I wrote this short for a horror-themed publication but I recently discovered thanks to my paranoia (long story) that said pub actually went under, so I reached out to them and officially told ’em I was taking it back from them in case they somehow wanted to come back from the dead. I wrote it specifically for that pub/project (a ‘zine basically), so I don’t have the inclination to shop it around to anyone/anywhere else (also it’s relatively short). Anyway, here it is with a slightly-more polished ending, enjoy.
“Devils Moths Owls” by Costa Koutsoutis
“Ahhh, ladies and gentlemen, this is your driver, just letting you know I spoke to one of the officers from the accident up ahead and we should be mov…”
Ty woke with a start, wiping drool from his chin, the old man next to him on the bus still knocked out. The bus was dark, unmoving, and he looked at his watch, groaning.
They’d been on the road for hours trying, and he was already half a day late getting to his parents’ house in south Jersey. They’d left upstate New York hours ago, and were barely a third of the way there, somewhere on the Jersey Turnpike barely out of New York, in the dark in deadlocked traffic. He turned to look out the bus window, into the darkness of the trees on the other side of the turnpike barrier, a blackness darker than the dark of the sky.
Something red blinked at him from within the trees, wide and oval, like a squashed stoplight. And another, and another…another, another.
There was a cluster of them, red pairs, occasionally blinking, watching the bus through from the darkness of inside those woods, the masses on the sides of the Jersey turnpike that no one ever looked into, looked at, thought about, the spaces between townships, lining the roads, the highways, the state. No one else on the bus seemed to see them, just Ty, the bunching almost directly across from his window as the bus sat there, unmoving, unable to drive past this one dark spot.
Ty stared, rubbing his eyes. This couldn’t be right. “What the hell?” he muttered softly in the dark of the bus, looking right at the cluster of red, as one pair after another blinked periodically. It didn’t seem real, but they had to be. Could it be some signs? Some kind of red light that was for sensing speed or something? No, it couldn’t, they were in the middle of nowhere.
One set of the red eyes disappeared, and the tops of the trees, darker against dark, seemed to shake and shudder. Ty looked up, his face pressed against the bus window, seeing…something, emerge from the tops of the trees. It was hard to tell, some kind of tall bulky body with no head, just a fat bump, shoulders bulky..no, not shoulders.
Giant, feathery…maybe, feathery? Not like, dragon wings, but, bird wings. Giant bird wings.
The rest of the eyes, red and periodically blinking in the cluster of the center of the darker-on-dark of the trees still stared out at him, and even through the distance and the window of the bus, Ty shivered. It wasn’t something stupid like the Jersey Devil or whatever, more like, like a bird. Like an owl or something, an owl nest, just a trick of the light. He looked back up at the treetops, at the one…owl…that was up there now, an owl, just looking bigger because of the night, the lack of sleep, with the fat round head and giant wings…and long torso and humanlike legs.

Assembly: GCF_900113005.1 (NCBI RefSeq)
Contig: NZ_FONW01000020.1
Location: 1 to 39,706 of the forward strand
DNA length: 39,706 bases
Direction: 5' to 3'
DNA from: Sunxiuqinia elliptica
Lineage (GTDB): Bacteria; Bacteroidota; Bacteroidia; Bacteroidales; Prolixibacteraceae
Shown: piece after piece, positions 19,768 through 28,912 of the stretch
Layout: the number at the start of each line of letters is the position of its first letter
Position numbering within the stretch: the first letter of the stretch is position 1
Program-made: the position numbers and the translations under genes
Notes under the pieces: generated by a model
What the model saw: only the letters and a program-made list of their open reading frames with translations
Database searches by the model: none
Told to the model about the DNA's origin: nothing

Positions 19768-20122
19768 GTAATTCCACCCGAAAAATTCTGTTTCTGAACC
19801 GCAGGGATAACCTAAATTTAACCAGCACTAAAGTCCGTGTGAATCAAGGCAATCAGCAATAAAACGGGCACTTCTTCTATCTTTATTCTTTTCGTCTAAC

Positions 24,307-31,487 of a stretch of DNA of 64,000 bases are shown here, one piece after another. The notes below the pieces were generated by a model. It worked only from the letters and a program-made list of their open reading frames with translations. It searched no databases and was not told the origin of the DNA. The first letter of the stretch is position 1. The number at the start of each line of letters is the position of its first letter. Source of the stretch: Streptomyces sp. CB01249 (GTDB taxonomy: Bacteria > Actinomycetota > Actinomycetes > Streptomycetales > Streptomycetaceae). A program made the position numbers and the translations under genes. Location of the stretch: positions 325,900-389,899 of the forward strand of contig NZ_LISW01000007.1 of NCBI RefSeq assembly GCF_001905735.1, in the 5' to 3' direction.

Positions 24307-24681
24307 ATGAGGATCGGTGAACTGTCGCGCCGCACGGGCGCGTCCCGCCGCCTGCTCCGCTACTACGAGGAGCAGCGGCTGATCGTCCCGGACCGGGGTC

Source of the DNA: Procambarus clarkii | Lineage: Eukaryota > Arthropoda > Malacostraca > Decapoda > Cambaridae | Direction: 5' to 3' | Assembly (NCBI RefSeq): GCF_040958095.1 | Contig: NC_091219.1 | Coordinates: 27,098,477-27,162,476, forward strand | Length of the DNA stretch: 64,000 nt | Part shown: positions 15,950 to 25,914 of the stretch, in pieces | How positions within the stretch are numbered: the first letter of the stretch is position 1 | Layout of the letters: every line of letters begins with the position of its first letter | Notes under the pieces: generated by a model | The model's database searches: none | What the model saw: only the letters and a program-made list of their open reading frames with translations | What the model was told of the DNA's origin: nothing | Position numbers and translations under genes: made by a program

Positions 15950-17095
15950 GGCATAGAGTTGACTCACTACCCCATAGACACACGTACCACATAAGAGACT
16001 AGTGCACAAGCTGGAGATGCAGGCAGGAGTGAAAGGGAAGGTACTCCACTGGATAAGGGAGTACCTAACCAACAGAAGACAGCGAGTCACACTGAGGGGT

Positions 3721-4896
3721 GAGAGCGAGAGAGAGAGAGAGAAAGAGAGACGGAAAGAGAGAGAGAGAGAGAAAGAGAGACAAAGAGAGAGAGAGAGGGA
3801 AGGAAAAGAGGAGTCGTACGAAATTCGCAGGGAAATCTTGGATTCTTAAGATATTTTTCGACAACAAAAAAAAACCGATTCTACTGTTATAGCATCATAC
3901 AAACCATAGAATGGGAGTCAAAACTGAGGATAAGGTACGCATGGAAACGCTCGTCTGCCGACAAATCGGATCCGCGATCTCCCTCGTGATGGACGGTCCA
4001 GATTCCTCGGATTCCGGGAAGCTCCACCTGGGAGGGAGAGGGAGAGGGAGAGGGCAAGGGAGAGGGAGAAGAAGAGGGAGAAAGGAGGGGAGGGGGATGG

No. No, that’s not right. He stared harder, at this point face directly against the glass, his breath fogging the window, at the tall headless figure with the bright red eyes and massive wings perched on impossibly-long legs on the treetops, looking like it was switching between preening its wings and staring down at the bus, staring at him, a headless man with large folded-back wings and red glowing eyes from a face in that broad chest, just like the clutch of eyes from within that darkness below from the trees.
It was some kind of giant owl, an owl-man, maybe, Ty thought, groping for his phone in his pocket, afraid to look away but knowing he had to, had to look it up, look up something that was tickling at the back of his brain along with that other thing, the old fear. The impulse to hide from a predator that prey feel, an automatic chemical thing that humans had long ago lost. His fingers worked without his eyes breaking away from the window as the giant at the top of the trees stretched out those large wings, spreading wide and blacker-on-black against the sky.
The bus started to move suddenly, a jump forward shifting into an accelerating glide forward, and the view began to shift. Ty turned, as much as he could, backwards to look back at the eyes, watching them continue to slowly blink out of existence in the dark of the side of the highway, the one last pair, the largest, up on the top of the trees, continuing to watch like red pinpricks against the darker-on-dark of the woods by the side of the turnpike.
Ty slumped against this bus seat, realizing he was drenched in cold sweat, like he’d just avoided something, unspeakable, horrible. He looked down at his phone, hands automatically having typed something in, the search results for “giant owl red eyes” loading, ready to be seen just by scrolling the down the phone’s screen.
The bus rolled on, and the whole time, his hands rested on the phone, never looking down, preferring instead, he thought, closing his eyes as the darkness out the windows was replaced by the artificial brightness of street lights and restaurant windows, a comforting shield against whatever was behind those eyes.